Embrace Zero Trust Cybersecurity: The Never Trust, Always Verify Approach

By George Finney at SureCloud
Published on 25th May 2023

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The traditional approach to cybersecurity is to create a secure perimeter around a network and only allow authorized users to access it. However, as cyberattacks become more prevalent, organizations require more comprehensive protection.

 

As a result, many are turning to Zero Trust cybersecurity frameworks. Up until recently, zero trust, which is based on the assumption that all users and devices must be verified before entering a network, was more of a concept than a concrete strategy, but more and more security leaders are choosing it to mitigate risk. For example, according to Gartner, over 60% of organizations will embrace zero trust as a starting place for security by 2025.

 

In this article, we’ll examine what zero trust is, its key components, and the steps organizations can take to implement it successfully.

What is zero trust and what are its key components?

A zero trust framework protects an organization’s most valuable infrastructure and data. It works on the idea that every connection and endpoint is a potential threat. Whether the threats are internal or external, the framework protects against them.

 

It goes beyond technology. It creates a security culture within an organization by applying new policies, procedures, and technologies to protect vital assets. It differs from traditional strategies because it eliminates the concept of a trusted network or user and is based on the principle of never trust, always verify.  A zero trust cybersecurity strategy features the following key components:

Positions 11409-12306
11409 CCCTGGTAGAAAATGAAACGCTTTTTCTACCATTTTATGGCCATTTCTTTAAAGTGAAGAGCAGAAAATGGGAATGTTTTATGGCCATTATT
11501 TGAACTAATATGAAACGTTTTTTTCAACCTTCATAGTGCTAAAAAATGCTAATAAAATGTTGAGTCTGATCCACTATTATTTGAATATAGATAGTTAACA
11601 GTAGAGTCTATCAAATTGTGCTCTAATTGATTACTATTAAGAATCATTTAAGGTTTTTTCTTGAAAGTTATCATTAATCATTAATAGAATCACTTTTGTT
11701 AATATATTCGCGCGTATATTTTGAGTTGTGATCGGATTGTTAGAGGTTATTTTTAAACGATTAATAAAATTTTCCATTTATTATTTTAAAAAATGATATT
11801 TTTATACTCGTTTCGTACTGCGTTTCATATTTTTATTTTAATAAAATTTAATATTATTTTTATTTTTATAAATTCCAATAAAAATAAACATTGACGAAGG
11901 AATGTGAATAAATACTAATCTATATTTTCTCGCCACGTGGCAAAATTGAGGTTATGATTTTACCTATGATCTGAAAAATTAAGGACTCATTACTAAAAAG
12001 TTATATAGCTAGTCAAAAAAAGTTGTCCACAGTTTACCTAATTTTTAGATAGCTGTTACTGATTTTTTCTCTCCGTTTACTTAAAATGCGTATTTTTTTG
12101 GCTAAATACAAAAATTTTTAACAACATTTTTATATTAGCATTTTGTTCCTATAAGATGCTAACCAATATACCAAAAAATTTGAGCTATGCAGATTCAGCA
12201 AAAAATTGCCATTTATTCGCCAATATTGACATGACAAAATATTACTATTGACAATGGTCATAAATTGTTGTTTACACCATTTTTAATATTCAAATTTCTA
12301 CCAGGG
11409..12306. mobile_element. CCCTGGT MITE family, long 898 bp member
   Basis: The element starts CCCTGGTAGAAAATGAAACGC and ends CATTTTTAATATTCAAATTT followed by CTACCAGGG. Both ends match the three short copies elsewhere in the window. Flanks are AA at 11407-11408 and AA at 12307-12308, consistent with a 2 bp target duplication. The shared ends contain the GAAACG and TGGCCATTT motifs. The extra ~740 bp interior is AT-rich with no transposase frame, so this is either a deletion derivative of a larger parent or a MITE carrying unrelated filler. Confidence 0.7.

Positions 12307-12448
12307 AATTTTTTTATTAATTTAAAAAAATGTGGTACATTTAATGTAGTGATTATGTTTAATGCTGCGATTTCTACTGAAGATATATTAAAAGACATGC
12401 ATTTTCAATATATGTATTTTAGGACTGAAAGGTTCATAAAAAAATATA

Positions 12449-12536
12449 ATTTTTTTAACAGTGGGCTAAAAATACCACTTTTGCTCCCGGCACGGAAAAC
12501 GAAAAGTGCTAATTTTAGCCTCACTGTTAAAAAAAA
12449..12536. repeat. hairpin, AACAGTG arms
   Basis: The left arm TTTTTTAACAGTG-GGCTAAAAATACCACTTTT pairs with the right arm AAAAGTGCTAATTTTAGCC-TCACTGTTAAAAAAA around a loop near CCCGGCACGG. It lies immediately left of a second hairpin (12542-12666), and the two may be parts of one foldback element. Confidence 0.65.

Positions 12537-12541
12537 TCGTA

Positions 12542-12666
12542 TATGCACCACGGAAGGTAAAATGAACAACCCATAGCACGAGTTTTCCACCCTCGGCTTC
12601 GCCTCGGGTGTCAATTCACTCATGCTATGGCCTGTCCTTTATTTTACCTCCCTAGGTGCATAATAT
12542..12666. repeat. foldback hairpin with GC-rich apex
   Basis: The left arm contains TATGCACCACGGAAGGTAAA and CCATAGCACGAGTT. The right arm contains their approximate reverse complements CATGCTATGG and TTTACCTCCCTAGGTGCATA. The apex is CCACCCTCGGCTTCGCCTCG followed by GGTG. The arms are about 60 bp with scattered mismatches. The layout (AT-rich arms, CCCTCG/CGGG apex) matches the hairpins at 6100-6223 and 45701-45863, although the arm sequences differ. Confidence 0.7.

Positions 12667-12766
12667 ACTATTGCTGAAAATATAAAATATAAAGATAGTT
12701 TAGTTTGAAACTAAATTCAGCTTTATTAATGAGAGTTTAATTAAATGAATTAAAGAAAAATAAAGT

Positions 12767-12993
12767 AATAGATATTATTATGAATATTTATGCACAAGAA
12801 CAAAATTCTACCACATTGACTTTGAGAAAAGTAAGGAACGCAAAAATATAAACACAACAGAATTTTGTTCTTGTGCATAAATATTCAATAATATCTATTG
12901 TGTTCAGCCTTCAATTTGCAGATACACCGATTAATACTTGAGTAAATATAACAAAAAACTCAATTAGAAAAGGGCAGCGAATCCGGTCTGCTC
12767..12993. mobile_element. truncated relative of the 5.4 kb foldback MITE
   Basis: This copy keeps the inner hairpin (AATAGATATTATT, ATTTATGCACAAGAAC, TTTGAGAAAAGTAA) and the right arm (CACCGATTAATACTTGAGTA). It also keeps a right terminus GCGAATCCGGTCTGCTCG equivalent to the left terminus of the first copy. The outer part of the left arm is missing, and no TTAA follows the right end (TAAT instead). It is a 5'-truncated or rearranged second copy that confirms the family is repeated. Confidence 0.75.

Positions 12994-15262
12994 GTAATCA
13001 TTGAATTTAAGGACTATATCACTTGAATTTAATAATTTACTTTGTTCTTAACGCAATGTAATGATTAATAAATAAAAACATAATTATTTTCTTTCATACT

Identity and Access Management (IAM): IAM is the foundation of a zero trust approach. It involves identifying all users and devices that access an organization’s network and resources. It grants access based on their identity, role, and least privilege. The IAM system authenticates users before allowing access to the network.

 

Multi-Factor Authentication (MFA): MFA is a security process requiring users to provide multiple forms of authentication before granting access to an organization’s network or data. Even if an attacker obtains a user’s password, MFA ensures they cannot breach the system.

 

Network Segmentation: This is the process of dividing networks into smaller segments, each with its own set of security controls, reducing the attack surface and limiting the impact of a breach.

 

Mirco-Segmentation: This approach goes one step further than network segmentation. It divides a network into individual pieces to control access to specific resources, ensuring only authorized users have access.

 

Least Privilege: Least privilege is a concept that grants users access to only the resources needed to perform their job. It ensures that even if a user’s account is compromised, the attacker cannot access all areas of the organization’s network.

 

Data Protection: Implement data encryption, data loss prevention, and other techniques to protect business-critical resources. With such policies in place, it means that if an attacker gains access to a company’s infrastructure or data, they can’t read or use it.

 

Zero trust is a new approach to cybersecurity that eliminates the concept of a trusted network or user. Never trust; always verify.

Common misconceptions surrounding a zero trust approach

As cyberattacks become more sophisticated, many organizations have adopted a zero trust approach to cybersecurity. However, there are still several misconceptions surrounding it. For example, there is a belief that it focuses solely on network segmentation when it’s a holistic approach that involves strict access controls and continuous monitoring.